This article is one of the most popular on this web site. It shows a simple method to disprove a common myth: Some people “can’t sing”.

The method in a nutshell: Try a simple familiar song with the key in the singer’s vocal comfort zone. A helper is needed to determine what key, and to sing together in that key while chording an instrument lightly.

This method came about in the 1960s in helping students, and I’ve used it ever since — always able to get someone singing in tune within a few minutes. Yes, it has always worked!

To start a person singing, we often need to disregard the ignorant diagnosis someone has foisted on them, that they “can’t sing”, as though it’s some sort of uncorrectable physical disability. Once they get their first breakthrough, the myth is deflated, but to improve the skill it’s still up to them to continue the method on their own, selecting appropriate keys for songs they sing.

Just  a word about anyone who says: “You can’t sing,” or “You’re tone deaf,” or “You have a tin ear”: These people are not to be trusted. It’s accurate and far nicer to say, “You’re not carrying the tune.” But they have literally millions of folks convinced they will never experience the joy of singing — and many of these people are music teachers!

I say this knowing it might be provocative. If you disagree, try the method and please let me know if it didn’t succeed.

Quite a few folks have come to my camps in their 50s or 60s, where they sing in tune for the first time. We finish the typical 3-4 minute session with them recording themselves singing a song, to play for the person who told them they couldn’t / shouldn’t sing.

I hope this method travels far and wide, so that someday no one would ever say, “You can’t sing”, or “You’re tone deaf.”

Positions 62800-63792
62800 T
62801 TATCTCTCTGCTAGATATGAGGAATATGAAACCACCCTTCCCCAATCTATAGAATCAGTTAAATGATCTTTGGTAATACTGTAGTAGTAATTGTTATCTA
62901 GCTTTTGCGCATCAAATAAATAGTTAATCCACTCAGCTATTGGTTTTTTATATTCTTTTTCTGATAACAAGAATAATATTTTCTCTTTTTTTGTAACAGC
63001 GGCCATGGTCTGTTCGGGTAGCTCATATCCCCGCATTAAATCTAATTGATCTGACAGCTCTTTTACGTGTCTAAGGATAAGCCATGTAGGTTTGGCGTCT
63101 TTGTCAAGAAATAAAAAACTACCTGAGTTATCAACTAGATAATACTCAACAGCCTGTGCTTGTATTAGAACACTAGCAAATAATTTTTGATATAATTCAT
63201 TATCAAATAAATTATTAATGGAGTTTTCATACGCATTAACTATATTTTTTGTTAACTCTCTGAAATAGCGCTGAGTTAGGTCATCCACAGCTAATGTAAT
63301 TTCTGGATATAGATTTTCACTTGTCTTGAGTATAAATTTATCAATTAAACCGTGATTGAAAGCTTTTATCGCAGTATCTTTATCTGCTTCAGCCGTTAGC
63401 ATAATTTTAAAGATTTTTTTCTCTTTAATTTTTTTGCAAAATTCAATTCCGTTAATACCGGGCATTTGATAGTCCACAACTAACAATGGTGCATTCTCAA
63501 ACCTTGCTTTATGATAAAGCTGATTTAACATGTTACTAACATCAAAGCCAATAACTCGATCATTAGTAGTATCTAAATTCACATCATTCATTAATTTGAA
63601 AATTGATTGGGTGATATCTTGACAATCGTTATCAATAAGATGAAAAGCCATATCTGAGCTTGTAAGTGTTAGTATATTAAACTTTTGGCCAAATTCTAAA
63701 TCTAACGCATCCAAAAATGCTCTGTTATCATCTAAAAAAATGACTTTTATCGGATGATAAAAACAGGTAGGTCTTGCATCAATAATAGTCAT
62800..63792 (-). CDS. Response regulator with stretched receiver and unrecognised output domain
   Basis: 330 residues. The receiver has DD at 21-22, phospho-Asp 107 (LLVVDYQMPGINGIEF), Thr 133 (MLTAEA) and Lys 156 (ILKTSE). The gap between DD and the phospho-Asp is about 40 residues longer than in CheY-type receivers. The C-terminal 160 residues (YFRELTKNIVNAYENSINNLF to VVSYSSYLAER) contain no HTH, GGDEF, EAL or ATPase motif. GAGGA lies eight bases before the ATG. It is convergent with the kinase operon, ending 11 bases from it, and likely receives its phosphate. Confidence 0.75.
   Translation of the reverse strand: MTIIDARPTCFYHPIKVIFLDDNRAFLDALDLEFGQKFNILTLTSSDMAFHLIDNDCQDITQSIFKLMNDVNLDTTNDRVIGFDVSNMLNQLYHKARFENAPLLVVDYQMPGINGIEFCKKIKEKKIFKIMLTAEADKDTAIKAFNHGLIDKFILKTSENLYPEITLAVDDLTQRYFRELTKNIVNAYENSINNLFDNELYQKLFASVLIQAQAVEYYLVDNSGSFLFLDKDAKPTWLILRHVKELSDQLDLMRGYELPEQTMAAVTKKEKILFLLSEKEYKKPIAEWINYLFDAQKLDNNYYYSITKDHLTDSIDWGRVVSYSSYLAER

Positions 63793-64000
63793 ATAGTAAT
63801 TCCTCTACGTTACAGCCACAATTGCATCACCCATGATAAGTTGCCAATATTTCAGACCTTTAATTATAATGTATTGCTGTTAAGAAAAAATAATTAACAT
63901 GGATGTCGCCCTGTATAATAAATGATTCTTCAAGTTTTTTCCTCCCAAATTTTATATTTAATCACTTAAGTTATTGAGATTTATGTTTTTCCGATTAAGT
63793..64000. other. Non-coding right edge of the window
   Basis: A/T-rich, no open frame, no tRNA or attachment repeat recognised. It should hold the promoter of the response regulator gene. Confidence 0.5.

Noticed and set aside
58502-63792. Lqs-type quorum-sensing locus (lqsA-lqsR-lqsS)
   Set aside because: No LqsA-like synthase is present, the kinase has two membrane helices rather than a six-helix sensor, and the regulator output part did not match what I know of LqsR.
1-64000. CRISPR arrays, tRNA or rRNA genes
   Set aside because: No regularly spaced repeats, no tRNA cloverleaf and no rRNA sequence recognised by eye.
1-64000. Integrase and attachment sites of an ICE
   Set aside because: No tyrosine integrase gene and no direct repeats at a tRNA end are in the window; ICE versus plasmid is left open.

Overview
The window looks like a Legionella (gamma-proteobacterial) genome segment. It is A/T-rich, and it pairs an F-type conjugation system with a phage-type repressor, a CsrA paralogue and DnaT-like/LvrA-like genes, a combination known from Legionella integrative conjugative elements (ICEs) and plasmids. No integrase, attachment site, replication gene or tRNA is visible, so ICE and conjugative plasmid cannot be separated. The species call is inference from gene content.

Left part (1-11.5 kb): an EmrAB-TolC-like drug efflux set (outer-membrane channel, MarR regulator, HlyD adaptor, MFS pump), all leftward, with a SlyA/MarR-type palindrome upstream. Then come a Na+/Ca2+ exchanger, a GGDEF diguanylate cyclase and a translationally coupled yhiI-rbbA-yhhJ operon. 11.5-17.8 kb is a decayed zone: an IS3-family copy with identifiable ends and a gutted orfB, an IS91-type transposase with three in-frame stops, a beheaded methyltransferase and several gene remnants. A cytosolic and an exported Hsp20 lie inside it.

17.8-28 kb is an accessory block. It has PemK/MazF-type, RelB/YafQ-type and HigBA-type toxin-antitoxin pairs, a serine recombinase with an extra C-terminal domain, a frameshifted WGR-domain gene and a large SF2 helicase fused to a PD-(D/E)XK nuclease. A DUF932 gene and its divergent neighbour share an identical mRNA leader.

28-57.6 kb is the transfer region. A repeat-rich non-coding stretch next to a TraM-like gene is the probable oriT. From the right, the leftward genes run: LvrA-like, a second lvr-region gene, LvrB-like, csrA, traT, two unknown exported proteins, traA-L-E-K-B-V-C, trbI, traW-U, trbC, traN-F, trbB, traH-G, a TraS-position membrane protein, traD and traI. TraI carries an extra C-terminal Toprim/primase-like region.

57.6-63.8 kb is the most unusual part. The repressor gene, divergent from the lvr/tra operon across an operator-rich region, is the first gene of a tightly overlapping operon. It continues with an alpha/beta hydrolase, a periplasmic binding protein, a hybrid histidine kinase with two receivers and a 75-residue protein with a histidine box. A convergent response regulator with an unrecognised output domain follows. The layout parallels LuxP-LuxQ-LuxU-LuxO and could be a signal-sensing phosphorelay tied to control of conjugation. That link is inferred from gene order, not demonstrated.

Usually, singing out of tune follows a certain pattern:

The person has no confidence, as he’s been told he “can’t sing”, “has a tin ear”, is “tone deaf”. (I really hate that one, implying a physical condition, and is a nonsensical term, as anyone who can hear at all can distinguish pitch to some degree, such as a squeak vs. a growl.)

The keys typically chosen when they’ve sung are not in a comfortable part of their vocal range. They take a wild swing at singing a few notes, they don’t connect (and they know it), and then they lose their nerve and pretty much quit. A few experiences like that in front of other people usually get enough negative response so that the person assumes they somehow “can’t” sing in pitch, and they should stop trying. So they do, and I see that as a small tragedy.

What makes a huge difference is to offer the song in a key they can sing in. For guys, they’d be most comfortable in a register something like their speaking voice. For songs that many male bluegrass singers might do in G or A, often a better key for the “non-singer” is half an octave lower, like C or D.

For most women, most songs that guys do in G would be better placed in C or D. So a woman who typically sings out of tune may have a higher-than-normal voice, favoring keys like E, F, or even G for that song. Or she may have a lower-than-typical female voice, and prefer G or A.